At the beginning of 2021 I was fortunate enough to attend one of the most incredible festivals I have been lucky enough to go to, Auckland Folk. I came away with friendships and a wealth of new musical discoveries, one of which was this young lady from Gore. She was playing a few sets at the festival with her sisters, and I could not believe someone so young could change her persona so much to produce Country music so mature and powerful. A few months later I was talking to a friend who had also been at her show, and she told me she burst into tears, such was the emotional connection. Thanks to our friend Covid, I have only been able to see Jenny play once since then, and again her transformation when performing was amazing, so this is an album I have been looking forward to with relish, and I have not been disappointed.

This is her third, but her first for Australian label Cooked Vinyl, and has again been produced by Matt Fell, who also produced Mitchell’s previous album ‘Wildfires’. Jenny has a wonderful way of telling stories, taking inspiration from multiple sources, so much so that her own style is difficult to describe and even the label says you will enjoy this if admire music by genre-defying artists from Emmylou Harris to Kasey Chambers and Jason Isbell. For most of the time she sings in a slightly lower register than many, adding lilts to her vocals at times, and all this ensures there is a warmth, depth, and breadth to what she is doing. When she performs live, she is often solo with an acoustic, or with her sisters Maegan and Nicola who add harmonies and additional instrumentation (here they join with her on “Snakes In The Grass”), yet on this album the arrangements may be incredibly simple or we may get additional instrumentation such as banjo, fiddle or harmonica, yet always leaving a huge amount of space.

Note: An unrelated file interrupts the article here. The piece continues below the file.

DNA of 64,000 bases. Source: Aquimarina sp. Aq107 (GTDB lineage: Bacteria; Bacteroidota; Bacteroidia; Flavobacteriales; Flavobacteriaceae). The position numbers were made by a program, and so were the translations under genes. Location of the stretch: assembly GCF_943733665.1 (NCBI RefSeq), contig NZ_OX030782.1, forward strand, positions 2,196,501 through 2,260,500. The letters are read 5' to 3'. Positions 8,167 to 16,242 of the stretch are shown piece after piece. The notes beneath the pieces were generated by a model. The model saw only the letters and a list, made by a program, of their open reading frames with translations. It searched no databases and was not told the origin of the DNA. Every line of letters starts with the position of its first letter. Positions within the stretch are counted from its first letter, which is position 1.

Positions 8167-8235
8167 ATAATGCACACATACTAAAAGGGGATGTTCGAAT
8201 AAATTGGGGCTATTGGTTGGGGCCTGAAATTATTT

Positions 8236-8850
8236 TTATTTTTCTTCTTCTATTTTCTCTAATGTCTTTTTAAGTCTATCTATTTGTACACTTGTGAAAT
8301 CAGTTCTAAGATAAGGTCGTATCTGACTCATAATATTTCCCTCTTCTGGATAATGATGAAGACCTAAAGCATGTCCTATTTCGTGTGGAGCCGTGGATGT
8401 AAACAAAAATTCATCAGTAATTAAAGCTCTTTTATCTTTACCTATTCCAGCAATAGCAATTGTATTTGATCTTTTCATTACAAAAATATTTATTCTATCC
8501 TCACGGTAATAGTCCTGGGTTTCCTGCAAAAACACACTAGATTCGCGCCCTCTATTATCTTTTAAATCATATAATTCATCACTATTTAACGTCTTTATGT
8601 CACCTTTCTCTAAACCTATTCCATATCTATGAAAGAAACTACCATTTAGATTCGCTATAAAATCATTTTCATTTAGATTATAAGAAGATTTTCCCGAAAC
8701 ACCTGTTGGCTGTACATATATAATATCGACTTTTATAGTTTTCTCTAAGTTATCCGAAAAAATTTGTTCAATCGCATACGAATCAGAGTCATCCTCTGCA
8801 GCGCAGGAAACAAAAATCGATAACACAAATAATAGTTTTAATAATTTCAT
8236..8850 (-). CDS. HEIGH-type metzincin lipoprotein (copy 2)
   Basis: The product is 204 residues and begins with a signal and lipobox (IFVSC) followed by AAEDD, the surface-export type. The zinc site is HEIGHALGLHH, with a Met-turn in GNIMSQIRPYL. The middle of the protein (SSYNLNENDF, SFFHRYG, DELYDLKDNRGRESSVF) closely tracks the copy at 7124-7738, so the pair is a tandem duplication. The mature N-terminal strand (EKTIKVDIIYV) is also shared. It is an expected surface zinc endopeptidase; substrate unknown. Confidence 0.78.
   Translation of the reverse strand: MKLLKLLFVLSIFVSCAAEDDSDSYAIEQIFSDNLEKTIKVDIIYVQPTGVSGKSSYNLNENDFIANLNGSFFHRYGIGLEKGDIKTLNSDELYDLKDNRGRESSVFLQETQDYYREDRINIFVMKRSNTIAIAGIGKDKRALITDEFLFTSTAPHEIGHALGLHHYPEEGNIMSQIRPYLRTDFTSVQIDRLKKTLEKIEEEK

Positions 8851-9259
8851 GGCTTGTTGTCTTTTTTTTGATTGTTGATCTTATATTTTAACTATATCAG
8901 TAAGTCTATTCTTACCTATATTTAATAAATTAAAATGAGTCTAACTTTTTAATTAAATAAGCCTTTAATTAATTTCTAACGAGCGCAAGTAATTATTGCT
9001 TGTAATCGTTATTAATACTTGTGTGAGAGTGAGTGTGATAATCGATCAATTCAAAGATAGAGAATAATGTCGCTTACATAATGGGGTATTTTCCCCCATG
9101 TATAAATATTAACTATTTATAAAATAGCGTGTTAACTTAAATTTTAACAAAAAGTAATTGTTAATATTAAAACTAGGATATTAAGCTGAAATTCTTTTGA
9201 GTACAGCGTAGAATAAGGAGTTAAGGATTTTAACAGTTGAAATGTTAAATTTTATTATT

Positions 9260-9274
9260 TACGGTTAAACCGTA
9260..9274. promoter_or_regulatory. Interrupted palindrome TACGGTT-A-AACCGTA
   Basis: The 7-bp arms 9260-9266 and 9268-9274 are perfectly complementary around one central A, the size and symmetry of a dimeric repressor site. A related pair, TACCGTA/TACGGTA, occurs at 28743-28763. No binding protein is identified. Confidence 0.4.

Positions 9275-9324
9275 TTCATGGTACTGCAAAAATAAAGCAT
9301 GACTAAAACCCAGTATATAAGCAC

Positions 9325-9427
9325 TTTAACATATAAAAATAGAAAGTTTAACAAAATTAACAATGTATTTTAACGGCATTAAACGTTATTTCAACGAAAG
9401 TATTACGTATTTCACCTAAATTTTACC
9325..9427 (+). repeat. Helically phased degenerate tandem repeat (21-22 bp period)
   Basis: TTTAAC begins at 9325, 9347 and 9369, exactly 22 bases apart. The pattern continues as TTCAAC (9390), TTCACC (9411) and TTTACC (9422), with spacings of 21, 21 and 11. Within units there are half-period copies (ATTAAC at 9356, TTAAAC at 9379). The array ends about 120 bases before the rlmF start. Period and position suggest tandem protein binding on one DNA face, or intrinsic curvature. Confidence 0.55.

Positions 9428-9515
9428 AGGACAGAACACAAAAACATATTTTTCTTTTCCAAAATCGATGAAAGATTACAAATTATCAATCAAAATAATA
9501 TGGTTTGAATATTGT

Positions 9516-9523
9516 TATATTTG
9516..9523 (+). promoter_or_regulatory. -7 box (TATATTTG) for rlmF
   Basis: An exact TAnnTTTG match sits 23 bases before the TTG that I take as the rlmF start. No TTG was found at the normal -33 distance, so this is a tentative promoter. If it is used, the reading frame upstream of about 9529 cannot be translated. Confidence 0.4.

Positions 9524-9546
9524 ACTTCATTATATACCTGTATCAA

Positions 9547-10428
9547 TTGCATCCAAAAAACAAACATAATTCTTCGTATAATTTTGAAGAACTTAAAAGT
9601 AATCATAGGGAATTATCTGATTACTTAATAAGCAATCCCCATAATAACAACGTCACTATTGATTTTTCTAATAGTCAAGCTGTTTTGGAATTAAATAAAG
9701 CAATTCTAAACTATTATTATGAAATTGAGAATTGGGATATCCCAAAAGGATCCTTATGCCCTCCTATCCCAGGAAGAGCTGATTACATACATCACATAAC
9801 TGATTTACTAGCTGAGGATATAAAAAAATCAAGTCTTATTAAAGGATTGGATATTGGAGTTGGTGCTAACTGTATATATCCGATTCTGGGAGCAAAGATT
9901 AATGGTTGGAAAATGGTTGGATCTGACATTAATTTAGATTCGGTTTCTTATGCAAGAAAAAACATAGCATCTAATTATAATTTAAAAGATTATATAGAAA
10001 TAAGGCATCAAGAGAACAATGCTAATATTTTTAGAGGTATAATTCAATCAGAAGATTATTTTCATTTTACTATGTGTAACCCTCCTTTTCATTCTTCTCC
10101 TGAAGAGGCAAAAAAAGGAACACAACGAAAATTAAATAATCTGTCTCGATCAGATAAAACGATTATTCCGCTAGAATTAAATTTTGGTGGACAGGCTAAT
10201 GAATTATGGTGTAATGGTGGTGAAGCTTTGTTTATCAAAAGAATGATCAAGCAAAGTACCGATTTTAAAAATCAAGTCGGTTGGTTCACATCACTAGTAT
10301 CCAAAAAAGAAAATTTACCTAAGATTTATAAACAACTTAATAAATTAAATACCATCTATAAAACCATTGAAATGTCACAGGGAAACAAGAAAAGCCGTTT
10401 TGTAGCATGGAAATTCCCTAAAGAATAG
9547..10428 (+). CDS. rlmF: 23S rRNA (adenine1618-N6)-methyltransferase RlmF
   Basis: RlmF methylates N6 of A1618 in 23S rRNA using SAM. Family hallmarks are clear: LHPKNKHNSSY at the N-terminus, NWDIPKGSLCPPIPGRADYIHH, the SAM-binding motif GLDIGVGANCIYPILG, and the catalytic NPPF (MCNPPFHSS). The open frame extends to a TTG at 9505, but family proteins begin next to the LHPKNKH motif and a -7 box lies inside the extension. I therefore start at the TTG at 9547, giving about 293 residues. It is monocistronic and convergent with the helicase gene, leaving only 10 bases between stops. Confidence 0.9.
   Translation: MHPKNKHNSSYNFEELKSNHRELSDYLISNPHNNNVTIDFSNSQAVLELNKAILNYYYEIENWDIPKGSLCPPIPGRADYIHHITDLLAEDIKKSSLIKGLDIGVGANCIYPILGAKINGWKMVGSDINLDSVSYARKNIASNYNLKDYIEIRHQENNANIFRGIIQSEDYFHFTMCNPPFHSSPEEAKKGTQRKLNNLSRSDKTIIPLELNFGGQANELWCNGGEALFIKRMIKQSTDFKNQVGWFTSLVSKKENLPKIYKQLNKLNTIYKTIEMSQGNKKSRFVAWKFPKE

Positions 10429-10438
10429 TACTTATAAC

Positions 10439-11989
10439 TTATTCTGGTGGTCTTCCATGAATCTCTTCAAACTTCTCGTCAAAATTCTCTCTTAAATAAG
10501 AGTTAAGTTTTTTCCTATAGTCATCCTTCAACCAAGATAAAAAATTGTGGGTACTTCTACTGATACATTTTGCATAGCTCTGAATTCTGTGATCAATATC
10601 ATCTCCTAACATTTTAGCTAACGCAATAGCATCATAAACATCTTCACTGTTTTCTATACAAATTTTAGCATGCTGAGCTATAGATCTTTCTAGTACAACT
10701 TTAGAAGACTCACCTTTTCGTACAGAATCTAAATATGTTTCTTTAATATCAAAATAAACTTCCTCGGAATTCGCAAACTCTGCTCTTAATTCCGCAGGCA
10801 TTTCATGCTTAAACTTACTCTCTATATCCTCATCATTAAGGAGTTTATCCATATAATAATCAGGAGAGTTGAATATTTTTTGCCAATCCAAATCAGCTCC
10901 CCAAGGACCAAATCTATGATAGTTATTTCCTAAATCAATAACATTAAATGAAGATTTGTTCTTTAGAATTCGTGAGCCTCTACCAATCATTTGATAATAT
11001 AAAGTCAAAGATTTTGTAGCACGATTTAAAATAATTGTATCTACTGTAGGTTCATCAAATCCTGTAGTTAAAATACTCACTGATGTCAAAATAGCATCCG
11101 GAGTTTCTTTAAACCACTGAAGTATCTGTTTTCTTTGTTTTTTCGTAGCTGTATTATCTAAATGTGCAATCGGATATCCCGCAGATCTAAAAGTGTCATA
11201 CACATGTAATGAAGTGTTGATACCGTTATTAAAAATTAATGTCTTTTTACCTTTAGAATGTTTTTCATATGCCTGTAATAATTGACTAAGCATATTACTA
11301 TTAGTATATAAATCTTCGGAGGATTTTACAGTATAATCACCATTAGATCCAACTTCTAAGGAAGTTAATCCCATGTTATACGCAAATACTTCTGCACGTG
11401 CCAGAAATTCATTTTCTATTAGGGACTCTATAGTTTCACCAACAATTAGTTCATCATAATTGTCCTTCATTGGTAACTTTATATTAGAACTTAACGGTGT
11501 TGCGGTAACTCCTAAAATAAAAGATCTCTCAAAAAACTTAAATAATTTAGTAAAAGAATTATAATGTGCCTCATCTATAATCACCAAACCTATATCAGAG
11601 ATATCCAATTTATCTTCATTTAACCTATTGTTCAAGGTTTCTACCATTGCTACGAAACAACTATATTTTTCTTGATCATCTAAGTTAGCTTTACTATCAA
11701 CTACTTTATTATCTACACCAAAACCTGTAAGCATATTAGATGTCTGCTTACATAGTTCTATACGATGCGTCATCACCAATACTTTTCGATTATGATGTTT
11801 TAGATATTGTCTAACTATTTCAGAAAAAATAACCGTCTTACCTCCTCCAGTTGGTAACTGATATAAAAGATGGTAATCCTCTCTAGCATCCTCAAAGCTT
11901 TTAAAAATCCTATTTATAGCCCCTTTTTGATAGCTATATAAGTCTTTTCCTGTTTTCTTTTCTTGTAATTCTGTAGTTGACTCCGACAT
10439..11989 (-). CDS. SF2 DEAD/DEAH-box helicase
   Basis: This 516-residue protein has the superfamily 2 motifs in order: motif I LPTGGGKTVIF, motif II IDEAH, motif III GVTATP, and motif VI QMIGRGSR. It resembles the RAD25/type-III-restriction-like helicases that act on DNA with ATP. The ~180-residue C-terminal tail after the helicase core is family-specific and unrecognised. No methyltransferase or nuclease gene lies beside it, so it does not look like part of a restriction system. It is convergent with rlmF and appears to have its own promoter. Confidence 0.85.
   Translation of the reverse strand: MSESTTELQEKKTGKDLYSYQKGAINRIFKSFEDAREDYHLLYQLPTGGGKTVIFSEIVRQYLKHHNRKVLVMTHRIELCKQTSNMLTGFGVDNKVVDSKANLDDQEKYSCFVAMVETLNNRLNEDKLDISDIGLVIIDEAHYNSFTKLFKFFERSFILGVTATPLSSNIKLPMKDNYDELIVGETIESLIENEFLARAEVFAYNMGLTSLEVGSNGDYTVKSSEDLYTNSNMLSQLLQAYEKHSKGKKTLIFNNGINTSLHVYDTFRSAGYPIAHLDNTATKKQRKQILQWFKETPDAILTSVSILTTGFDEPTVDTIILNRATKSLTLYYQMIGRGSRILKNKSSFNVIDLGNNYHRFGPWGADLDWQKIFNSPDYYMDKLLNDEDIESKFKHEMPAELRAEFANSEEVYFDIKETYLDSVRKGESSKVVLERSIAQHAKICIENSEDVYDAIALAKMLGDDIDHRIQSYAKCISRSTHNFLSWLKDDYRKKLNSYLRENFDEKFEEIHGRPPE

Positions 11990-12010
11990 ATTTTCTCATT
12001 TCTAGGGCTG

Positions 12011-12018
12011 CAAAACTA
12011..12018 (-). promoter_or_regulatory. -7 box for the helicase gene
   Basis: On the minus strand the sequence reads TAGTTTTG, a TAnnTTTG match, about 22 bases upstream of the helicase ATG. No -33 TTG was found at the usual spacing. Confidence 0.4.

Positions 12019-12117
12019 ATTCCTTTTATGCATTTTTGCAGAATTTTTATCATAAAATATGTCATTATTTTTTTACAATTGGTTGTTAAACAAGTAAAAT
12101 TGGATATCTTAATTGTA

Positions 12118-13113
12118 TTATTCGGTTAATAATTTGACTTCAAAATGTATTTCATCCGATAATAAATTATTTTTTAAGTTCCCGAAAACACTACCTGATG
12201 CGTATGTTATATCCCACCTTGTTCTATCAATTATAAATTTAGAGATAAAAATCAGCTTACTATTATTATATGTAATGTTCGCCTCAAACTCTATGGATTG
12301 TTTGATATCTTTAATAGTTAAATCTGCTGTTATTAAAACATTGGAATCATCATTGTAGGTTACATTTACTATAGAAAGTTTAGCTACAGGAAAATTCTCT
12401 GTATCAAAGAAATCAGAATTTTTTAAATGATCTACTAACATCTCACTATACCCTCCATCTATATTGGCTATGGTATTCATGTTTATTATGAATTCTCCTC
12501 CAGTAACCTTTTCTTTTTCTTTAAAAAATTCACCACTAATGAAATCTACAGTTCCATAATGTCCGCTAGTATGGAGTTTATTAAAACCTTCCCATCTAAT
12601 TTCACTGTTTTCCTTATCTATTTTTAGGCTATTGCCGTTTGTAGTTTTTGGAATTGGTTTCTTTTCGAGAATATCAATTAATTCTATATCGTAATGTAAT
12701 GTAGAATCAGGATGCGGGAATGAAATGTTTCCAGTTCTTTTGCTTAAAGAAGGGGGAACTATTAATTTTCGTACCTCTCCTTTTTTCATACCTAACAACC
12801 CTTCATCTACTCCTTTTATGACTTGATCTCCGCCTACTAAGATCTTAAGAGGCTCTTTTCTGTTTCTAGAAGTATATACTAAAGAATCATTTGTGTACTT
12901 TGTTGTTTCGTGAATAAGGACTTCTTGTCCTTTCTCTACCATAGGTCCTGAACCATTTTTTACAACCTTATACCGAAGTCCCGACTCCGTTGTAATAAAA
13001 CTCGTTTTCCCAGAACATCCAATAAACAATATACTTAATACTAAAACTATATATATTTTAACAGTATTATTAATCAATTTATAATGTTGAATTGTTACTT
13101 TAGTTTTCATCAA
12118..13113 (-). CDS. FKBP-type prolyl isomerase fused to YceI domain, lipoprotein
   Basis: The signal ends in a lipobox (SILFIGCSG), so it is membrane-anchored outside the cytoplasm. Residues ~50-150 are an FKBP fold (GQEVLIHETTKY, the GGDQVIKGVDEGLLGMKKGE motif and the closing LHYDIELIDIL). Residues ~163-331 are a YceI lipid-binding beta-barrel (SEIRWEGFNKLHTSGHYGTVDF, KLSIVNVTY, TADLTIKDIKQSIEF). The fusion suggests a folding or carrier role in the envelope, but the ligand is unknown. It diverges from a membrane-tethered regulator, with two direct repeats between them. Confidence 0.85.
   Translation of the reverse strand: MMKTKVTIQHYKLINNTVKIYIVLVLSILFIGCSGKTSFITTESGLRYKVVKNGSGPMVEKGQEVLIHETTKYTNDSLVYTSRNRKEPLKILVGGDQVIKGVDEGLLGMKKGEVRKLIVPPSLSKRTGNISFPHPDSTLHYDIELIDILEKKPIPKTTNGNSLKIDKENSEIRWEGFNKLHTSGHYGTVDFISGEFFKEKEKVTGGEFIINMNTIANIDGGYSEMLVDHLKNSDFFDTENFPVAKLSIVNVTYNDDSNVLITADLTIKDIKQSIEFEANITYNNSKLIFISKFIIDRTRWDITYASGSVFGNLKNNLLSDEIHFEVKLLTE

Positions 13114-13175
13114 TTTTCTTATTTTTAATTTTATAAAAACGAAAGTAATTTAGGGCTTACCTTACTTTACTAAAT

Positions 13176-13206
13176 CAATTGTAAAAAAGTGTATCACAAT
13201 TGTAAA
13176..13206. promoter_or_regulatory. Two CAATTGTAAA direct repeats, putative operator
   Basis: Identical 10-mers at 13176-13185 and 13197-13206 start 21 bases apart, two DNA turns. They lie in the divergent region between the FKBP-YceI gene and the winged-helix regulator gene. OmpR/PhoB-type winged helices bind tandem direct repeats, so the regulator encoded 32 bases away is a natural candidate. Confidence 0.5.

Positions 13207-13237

This switching of arrangements means the listener never has any idea where the music is going to lead us and there are also a few other singers who join in with Jenny here and there. This has its most dramatic moment on “Trouble Finds A Girl” which features Tami Neilson. This was one of my Top Ten singles of last year, and one to which I often return. It commences gently, creating an emotional feel and atmosphere where the listener falls into her world, where nothing else matters. The music may be gentle and restrained, but the lyrics are powerful, designed to resonate and to make people think. This is a song about my daughters, my wife, every woman. Tami takes over for the second verse, again keeping it mellow, but she has an edge of restrained power that lets everyone know it is taking all her effort to keep it sweet, as she wants to cry to the world. They combine on the chorus, but while they lift it slightly, there is still the emotional presence. This is a siren call of passion which we all need to heed.

Throughout every song it is Jenny’s voice and her lyrics which we focus on, her passion and storytelling which means we are involved and invested. This young lady has a wonderful career ahead of her, and surely it can only be a matter of time before the rest of the world wakes up to this amazing woman from Southland.

Rating: 9/10